My On The Square column today is about how Republicans underperform even among African-Americans and Latinos who express right-leaning policy preferences. Basically, the lack of a Republican agenda that takes into account the struggles of much of the lower-middle-class makes it easier for Democrats to portray the GOP as the party of rich selfishness and white resentment. This lack of a Republican agenda for those who are struggling (other than cutting taxes for those who already “built that”) hurts Republicans even among upper-middle-class and affluent African-Americans and Latinos. Artur Davis described this dynamic well when he said:

I recognize most African-Americans are middle-class. I recognize most African-Americans work. There is a great sensitivity in the African-American community toward low-income people because most African-Americans are only a generation removed from that kind of poverty and still regularly face it and encounter it even in family reunions.

If you go into the African-American church, you might have a pew full of doctors and lawyers and a pew behind them is many cases full of people on welfare. There is a social confluence in the African-American community of high-income and low-income people that creates a sensitivity toward poor people.


This is a crucial point about what kind of conservative politics Republicans need in order to win over even that fraction of right-leaning African-Americans and Latinos. Because of recent history and residential patterns, middle-class (and even affluent) African-Americans and Latinos are more likely to have more people who are struggling economically within their social networks. This puts a different spin on what a limited government politics should emphasize and what it should say.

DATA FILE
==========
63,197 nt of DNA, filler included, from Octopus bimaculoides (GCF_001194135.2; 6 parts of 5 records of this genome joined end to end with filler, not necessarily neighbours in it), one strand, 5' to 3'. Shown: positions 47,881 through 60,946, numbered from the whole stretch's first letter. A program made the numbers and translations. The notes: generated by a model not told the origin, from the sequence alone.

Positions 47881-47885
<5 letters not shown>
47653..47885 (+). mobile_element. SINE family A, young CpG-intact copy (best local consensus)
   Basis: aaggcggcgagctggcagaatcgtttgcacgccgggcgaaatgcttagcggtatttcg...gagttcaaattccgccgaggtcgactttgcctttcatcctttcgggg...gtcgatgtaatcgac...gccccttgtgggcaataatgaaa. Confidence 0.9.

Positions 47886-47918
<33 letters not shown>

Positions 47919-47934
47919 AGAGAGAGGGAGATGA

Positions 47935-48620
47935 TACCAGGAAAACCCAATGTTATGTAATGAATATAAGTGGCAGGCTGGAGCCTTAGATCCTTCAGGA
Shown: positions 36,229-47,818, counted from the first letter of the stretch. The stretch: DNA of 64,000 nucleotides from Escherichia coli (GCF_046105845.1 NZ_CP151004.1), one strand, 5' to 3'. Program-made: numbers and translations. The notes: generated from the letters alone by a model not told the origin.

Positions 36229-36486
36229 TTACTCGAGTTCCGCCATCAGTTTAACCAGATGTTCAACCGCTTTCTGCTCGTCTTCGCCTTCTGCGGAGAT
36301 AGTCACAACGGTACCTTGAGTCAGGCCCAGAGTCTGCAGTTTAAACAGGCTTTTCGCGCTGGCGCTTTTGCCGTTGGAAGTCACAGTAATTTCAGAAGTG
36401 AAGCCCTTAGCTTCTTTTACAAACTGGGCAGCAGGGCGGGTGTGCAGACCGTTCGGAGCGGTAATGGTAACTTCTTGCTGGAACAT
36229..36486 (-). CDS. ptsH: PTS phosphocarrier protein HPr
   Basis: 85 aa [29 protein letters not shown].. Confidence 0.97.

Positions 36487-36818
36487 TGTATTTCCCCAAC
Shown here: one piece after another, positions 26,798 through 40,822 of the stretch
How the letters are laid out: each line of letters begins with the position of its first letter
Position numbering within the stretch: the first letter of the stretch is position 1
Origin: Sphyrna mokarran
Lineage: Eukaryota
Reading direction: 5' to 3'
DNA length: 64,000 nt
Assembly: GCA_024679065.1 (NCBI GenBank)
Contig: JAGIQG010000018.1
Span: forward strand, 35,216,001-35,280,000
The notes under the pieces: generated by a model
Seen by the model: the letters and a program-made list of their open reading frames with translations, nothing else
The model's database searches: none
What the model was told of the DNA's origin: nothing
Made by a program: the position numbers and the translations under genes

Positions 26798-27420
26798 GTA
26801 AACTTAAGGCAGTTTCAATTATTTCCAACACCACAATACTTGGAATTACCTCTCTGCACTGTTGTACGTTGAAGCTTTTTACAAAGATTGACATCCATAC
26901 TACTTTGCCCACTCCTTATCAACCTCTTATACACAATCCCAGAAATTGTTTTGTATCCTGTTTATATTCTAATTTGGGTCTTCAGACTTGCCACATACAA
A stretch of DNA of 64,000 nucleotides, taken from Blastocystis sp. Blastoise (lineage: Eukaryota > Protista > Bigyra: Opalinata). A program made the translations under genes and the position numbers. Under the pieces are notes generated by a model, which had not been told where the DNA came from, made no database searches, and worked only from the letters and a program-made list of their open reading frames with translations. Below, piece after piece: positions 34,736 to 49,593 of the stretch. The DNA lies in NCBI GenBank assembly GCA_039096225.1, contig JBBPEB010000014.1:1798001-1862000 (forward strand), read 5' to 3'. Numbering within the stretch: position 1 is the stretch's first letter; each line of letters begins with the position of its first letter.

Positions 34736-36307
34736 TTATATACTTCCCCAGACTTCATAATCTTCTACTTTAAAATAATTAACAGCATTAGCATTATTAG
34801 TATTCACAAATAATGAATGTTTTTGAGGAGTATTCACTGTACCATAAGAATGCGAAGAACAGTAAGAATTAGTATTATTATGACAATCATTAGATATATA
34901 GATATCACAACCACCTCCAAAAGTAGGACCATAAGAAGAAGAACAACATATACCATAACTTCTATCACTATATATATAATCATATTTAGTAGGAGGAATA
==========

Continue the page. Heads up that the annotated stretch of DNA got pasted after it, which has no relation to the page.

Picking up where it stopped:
You can think government is spending too much money and still know that people earning below the median have legitimate concerns about access to health care. You can be pro-entrepreneur, pro-work, and anti-crony capitalism, but also know that tax cuts for high-earners are not enough for families who are struggling.

Constructing an economic agenda that will appeal to right-leaning African-Americans and Latinos (many middle-class or affluent) who currently vote Democrat involves providing and emphasizing limited government solutions (to the extent that there are solutions) to the problems of struggling families. It would probably also help with working-class white voters too.

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Articles by Pete Spiliakos

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